[ESS] Keyboard shortcut - is there a principle behind them?

Vitalie Spinu spinuvit at gmail.com
Fri Dec 6 23:56:20 CET 2013

Try https://github.com/emacs-helm/helm-descbinds . It will make your
life with million emacs keys much easier.

I can comment on ESS. Most of the shortcuts are actually mnemonic and
hierarchical (C-c C-d for doc-map,  C-c C-e for extra-map, C-c C-t for
dev-map which includes mostly [t]racebug). Some common shortcuts are
there because they are easy to type like C-c C-z to switch to subprocess
and back; C-RET to send a line etc


 >>> Rainer M Krug on Fri, 06 Dec 2013 10:02:33 +0100 wrote:

 > Hi

 > one alternative subject could be "because it is Friday"...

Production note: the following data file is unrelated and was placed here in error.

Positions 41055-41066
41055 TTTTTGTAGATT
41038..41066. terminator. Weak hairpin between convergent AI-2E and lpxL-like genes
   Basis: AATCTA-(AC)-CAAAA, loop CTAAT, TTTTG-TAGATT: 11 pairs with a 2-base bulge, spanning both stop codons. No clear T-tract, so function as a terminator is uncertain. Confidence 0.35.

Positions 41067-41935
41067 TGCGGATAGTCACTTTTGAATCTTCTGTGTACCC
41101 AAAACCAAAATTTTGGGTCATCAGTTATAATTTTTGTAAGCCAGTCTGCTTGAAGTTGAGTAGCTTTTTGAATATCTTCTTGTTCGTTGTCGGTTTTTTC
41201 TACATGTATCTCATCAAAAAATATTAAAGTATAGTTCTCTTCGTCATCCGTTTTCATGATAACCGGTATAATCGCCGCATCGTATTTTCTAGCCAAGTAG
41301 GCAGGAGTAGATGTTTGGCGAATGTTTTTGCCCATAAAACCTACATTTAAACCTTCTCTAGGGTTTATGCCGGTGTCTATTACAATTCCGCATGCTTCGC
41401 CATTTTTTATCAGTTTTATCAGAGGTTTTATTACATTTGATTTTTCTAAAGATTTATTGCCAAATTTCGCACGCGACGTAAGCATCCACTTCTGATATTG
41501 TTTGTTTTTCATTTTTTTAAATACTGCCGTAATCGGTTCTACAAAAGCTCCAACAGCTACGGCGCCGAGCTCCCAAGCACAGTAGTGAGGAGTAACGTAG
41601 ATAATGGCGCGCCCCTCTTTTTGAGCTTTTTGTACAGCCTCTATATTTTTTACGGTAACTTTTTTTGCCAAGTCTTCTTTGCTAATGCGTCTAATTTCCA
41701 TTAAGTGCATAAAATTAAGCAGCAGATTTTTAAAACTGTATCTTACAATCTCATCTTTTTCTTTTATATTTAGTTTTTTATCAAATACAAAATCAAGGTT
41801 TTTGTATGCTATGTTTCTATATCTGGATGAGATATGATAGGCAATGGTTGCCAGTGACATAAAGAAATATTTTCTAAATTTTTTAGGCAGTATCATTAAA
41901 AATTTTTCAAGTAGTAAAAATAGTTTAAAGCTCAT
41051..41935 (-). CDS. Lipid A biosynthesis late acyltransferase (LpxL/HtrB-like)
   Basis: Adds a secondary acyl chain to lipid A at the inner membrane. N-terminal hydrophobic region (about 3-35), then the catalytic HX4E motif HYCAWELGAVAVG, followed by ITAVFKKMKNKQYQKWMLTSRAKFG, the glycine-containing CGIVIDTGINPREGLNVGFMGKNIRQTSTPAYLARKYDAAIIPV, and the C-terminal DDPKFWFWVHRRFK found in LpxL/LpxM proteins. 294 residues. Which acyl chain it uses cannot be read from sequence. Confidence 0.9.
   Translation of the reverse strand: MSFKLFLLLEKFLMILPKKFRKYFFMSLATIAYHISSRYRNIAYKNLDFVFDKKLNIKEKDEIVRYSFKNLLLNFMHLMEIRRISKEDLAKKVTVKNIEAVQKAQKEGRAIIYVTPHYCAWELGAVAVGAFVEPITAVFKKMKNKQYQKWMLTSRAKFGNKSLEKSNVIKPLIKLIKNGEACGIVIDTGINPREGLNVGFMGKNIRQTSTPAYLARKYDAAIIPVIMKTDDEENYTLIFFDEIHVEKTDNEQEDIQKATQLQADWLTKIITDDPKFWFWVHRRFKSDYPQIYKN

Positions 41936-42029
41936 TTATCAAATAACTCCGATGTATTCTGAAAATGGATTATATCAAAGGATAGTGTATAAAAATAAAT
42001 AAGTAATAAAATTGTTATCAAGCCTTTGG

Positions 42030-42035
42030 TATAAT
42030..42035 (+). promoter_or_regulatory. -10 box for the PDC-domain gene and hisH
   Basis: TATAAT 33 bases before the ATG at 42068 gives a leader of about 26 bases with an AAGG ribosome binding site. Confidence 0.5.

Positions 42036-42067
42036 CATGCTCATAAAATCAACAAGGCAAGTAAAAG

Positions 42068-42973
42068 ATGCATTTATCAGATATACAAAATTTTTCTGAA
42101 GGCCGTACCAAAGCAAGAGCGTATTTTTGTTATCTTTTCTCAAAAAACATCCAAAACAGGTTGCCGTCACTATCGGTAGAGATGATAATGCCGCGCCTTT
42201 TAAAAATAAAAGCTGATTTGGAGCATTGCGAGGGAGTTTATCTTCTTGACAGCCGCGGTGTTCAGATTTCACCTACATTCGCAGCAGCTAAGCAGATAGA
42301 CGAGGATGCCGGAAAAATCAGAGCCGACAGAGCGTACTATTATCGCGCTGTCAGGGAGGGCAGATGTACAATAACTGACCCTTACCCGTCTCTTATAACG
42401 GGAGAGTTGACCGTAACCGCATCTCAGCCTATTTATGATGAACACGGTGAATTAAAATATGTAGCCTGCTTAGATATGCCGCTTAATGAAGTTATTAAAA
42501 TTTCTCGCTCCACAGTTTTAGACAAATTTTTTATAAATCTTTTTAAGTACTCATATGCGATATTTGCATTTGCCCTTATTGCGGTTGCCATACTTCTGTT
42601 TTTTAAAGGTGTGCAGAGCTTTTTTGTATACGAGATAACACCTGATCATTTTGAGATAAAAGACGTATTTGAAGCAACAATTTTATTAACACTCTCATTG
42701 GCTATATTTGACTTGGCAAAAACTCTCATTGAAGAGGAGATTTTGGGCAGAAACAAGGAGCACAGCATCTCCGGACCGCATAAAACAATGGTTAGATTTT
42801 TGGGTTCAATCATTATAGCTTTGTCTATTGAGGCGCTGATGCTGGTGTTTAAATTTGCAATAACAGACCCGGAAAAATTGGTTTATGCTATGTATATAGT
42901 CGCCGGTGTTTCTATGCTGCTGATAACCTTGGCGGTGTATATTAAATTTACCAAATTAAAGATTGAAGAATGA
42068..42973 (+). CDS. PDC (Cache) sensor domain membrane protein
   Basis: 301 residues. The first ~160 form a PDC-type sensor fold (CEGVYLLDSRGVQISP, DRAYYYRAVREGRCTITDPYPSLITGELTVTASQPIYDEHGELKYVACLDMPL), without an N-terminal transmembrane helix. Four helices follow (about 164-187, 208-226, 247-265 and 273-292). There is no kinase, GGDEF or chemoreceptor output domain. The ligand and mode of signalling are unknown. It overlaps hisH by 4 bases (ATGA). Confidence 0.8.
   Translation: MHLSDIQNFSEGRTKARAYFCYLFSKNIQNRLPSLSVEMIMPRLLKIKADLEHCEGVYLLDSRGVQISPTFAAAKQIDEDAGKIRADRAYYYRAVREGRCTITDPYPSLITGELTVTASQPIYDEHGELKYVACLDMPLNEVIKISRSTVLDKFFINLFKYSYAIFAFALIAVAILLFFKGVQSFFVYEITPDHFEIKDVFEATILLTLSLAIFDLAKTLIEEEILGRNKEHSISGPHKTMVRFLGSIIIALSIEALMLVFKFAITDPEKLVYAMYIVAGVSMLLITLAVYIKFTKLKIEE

> I am using org-mode and ess regularly, and I use quite a few keyboard
 > shortcuts, but each time I read about a new one, I am wondering: why
 > the heck these specific (default!) keyboard shortcuts?

 > I am not asking why keyboard sequence, but e.g. why "export" in org is
 > C-c e and why tangle is C-c C-v t, and so on.

 > In other words: I am trying to *understand* why C-c and not C-o,
 > because I have tremendous problems to remember the shortcuts - if I
 > would know that there is s tree structure, where each following key
 > narrows it down to further *thematically linked* commands, it would
 > make it easier to learn these.

 > Any insight into this? Or is there a emacs function which returns a
 > random keyboard shortcut for a given function (some emacs shortcuts
 > really seem to be that way...).

 > Thanks,

 > Rainer

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